• Health: Susceptibility to virtual reality sickness appears to increase in people who are not at their usual level of health, suggesting that virtual reality may not be appropriate for people who are in ill health. This includes people who are fatigued; have not had enough sleep; are nauseated; or have an upper respiratory illness, ear trouble, or influenza.
  • Mental Rotation Ability: Better mental rotation ability appears to reduce susceptibility to virtual reality sickness, suggesting that training users in mental rotation may reduce the incidence of virtual reality sickness.
  • Field Dependence/Independence: Field dependence/independence is a measure of perceptual style. Those with strong field dependence exhibit a strong influence of surrounding environment on their perception of an object, whereas people with strong field independence show a smaller influence of surrounding environment on their perception of the object. While the relationship between field dependence/independence and virtual reality sickness is complex, it appears that, in general, people without a strong tendency towards one extreme or the other are most susceptible to virtual reality sickness.
  • Motion Sickness Sensitivity: Those who are more sensitive to motion sickness in reality are also more sensitive to virtual reality sickness.
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I love Wikipedia. I only intended to share the 1st paragraph of this Wiki article. But as you can see, they covered all the bases for me. I don’t think I can beat this. Lol! So there you have it.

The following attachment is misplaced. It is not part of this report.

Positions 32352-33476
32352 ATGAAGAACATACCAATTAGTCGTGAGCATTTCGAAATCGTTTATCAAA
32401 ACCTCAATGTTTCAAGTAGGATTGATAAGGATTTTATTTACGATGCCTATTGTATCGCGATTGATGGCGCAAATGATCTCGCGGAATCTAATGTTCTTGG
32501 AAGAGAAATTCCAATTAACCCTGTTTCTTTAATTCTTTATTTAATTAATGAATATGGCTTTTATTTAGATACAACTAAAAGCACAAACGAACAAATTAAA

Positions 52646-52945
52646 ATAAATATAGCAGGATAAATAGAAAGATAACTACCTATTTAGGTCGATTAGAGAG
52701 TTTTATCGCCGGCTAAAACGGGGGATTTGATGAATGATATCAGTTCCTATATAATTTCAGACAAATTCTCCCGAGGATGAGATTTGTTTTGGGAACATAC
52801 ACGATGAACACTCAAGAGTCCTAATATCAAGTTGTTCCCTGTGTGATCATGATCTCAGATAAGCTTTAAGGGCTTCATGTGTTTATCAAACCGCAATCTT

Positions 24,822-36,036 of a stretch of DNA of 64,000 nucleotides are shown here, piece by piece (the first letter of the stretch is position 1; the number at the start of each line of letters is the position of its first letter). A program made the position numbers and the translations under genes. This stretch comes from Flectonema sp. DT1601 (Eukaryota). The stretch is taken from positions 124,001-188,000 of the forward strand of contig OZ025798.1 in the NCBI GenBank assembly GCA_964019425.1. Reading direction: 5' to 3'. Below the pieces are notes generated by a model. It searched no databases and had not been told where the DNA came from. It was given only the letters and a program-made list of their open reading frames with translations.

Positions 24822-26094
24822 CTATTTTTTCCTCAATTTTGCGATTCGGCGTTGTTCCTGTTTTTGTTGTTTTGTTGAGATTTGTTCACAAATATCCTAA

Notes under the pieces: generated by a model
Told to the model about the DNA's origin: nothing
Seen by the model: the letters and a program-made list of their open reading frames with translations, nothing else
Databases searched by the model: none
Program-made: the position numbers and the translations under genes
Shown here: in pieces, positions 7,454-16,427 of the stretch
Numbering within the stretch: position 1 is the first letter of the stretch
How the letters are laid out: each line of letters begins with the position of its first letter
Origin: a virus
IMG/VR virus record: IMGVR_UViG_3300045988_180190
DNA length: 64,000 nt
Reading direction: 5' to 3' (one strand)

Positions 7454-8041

Cyber Sickness is not a myth. It seems VR developers are rushing this technology, and need to take Valves lead with more testing. Gamers are not lab rats. I’ve been dreaming of VR for 20 years also, but would rather not have to “get my sea legs” to enjoy it. Which days worth of sickness doesn’t seem very enjoyable to me.

It also seems the long term effects of VR are still unknown. Our vision is one of our most important life instruments. The risk of permanent blindness or a lifelong migraine hardly seem worth being on the cutting edge of virtual technology.

In conclusion, I’m very excited about the idea of VR being perfected. But since it is being marketed before reaching perfection, I think I can wait. My eyes and mind are far to important to allow to be test subjects. Hopefully there are no bad side effects, but I’d rather be safe than sorry.  Good luck to those of you brave enough not to have patience.

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About the author

Phil Williams

Founder & President of GameTraders USA.

“Be who you are and say what you feel, because those who mind don’t matter, and those who matter don’t mind.”
-Dr. Seuss